BULLETIN: Rob Ford Found to be in Conflict of Interest, Ousted from Mayor’s Office
At 10:00 AM this morning, Justice Hackland’s released his reasons for decision in Magder v Ford, the much anticipated application to have Mayor Ford removed from officer pursuant to the Municipal Conflict of Interest Act. The application was brought by a municipal voter, Paul Magder, who was represented by the prominent Toronto lawyer Clayton Ruby.
The story begins back in 2010, when then-Councillor Ford used the City of Toronto letterhead, his status as a City Councillor, and City of Toronto resources to solicit $3,150 for the Rob Ford Foundation — his personal charity designed to help fund high school football programs. As this was a clear breach of the Code of Conduct for Members of Council (specifically, Articles IV, VI and VIII), the Integrity Commissioner recommended that Ford reimburse the donors personally. The Integrity Commissioner’s report and recommendations were initially approved by City Council without debate.
Fast forward to February 5, 2012, when, after more than a year of non-compliance, Councillor Ainslie tabled a motion to rescind Council’s 2010 decision and absolve now-Mayor Ford of any liability with respect to the $3,150. Mayor Ford spoke to and voted on Councillor Ainslie’s motion.
s. 5(1) of the Municipal Conflict of Interest Act reads as follows:
Where a member, either on his or her own behalf or while acting for, by, with or through another, has any pecuniary interest, direct or indirect, in any matter and is present at a meeting of the council or local board at which the matter is the subject of consideration, the member,
(a) shall, prior to any consideration of the matter at the meeting, disclose the interest and the general nature thereof;
(b) shall not take part in the discussion of, or vote on any question in respect of the matter; and
(c) shall not attempt in any way whether before, during or after the meeting to influence the voting on any such question.
Justice Hackland found that Mayor Ford’s participation in the February 5 debate and his voting on the matter constituted a breach of the Act. In terms of remedies, the Act is designed in a way that leaves the application judge no discretion on the initial penalty a conflicted member of Council is to face. Section 10(1) of the Act states:
Subject to subsection (2), where the judge determines that a member or a former member while he or she was a member has contravened subsection 5 (1), (2) or (3), the judge,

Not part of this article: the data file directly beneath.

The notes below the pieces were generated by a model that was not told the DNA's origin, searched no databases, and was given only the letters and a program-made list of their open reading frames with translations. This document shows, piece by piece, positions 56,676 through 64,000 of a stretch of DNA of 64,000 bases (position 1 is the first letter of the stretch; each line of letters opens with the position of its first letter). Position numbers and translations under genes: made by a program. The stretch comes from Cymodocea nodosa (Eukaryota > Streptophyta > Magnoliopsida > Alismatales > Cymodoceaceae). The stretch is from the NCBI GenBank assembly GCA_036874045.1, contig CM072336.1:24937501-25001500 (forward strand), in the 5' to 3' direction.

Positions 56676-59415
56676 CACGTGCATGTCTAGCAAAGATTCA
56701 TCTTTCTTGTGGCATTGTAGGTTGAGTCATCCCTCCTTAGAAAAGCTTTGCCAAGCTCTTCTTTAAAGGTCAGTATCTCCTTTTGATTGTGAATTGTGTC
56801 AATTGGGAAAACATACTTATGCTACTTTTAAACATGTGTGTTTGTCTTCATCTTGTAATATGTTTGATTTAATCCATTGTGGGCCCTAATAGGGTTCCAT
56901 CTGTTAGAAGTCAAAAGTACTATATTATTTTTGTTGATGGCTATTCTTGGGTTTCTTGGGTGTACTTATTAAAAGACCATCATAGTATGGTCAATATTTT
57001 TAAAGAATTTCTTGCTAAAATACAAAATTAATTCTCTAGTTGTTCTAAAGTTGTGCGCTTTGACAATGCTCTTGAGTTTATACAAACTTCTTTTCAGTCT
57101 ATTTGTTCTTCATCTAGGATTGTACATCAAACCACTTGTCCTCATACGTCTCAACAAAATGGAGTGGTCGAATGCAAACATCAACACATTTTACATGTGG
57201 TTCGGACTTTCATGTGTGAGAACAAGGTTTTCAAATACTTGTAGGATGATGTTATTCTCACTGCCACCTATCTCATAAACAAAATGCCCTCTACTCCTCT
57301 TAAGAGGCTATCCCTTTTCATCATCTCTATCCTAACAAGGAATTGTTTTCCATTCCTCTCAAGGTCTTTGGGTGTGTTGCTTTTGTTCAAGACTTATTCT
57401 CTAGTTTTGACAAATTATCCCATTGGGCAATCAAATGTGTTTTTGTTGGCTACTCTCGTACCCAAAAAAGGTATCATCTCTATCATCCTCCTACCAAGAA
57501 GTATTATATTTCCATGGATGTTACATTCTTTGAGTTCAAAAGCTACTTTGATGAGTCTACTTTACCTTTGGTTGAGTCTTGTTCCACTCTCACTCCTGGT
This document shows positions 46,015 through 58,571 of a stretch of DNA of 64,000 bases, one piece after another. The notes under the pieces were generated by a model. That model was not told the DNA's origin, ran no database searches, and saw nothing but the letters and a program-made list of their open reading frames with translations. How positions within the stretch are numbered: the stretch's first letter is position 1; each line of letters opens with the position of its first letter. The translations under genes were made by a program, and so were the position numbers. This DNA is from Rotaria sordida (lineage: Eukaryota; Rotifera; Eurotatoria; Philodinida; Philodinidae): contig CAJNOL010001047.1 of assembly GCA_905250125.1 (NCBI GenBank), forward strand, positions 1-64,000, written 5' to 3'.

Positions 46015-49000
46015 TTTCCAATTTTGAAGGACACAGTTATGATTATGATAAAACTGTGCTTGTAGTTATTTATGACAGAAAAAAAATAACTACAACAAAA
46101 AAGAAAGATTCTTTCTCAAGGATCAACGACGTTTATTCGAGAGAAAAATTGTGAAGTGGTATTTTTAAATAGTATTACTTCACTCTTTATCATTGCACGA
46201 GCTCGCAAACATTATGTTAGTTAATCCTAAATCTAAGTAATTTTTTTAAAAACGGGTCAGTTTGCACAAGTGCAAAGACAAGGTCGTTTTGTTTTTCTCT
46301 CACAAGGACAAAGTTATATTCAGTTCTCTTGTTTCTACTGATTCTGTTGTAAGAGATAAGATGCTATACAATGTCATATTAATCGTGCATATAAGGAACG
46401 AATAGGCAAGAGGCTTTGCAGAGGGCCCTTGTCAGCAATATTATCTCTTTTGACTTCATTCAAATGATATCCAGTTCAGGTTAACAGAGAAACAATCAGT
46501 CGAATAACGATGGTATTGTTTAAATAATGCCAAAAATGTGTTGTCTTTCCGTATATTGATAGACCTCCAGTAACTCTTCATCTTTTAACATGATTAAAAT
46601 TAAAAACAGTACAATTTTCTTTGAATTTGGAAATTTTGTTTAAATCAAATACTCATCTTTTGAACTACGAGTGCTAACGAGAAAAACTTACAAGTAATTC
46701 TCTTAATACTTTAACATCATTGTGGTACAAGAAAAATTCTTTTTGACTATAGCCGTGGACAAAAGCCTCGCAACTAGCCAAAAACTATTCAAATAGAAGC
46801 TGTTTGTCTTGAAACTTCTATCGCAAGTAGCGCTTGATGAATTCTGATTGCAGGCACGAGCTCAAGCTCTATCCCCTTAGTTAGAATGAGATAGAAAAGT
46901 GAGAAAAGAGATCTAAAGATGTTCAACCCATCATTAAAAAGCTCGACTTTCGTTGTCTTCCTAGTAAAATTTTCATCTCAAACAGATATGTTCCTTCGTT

(a) shall, in the case of a member, declare the seat of the member vacant[…]
Finally, Justice Hackland entertained a number of defences advanced by Ford but ultimately remained unconvinced. With respect to the proposition that Ford’s action were the product of inadvertence, Justice Hackland found:
“Inadvertence involves oversight, inattention or carelessness. On the contrary, the respondent’s participation was a deliberate choice. He testified in this proceeding that he appreciated that the resolution before Council impacted him financially because it required him to repay funds he believed he did not owe. He received the Council agenda a week prior to the meeting, considered the matter, planned his comments, which were designed to “clear the air,” and came to the meeting with the intention of speaking” (at para 51).
Justice Hackland was even less receptive to the claim that Mayor Ford’s actions resulted from an “error in judgment”:
“The case law confirms that an error in judgment, in order to come within the saving provision in s. 10(2) of the [Act], must have occurred honestly and in good faith… outright ignorance of the law will not suffice, nor will wilful blindness as to one’s obligations.[…]
… it is difficult to accept an error in judgment defence based essentially on a stubborn sense of entitlement” (at paras 53, 58).
The judge did have the power to ban Ford from running for a seat on Council for up to seven years but declined to impose “any further disqualification from holding office beyond the current term” (at para 60).
To be clear: Mayor Ford was not removed from office because he used City letterhead to raise funds for his charity; rather, Ford was removed from office because he debated and voted on a matter that would determine whether he would personally have to reimburse donors to the tune of $3,150.
More to come.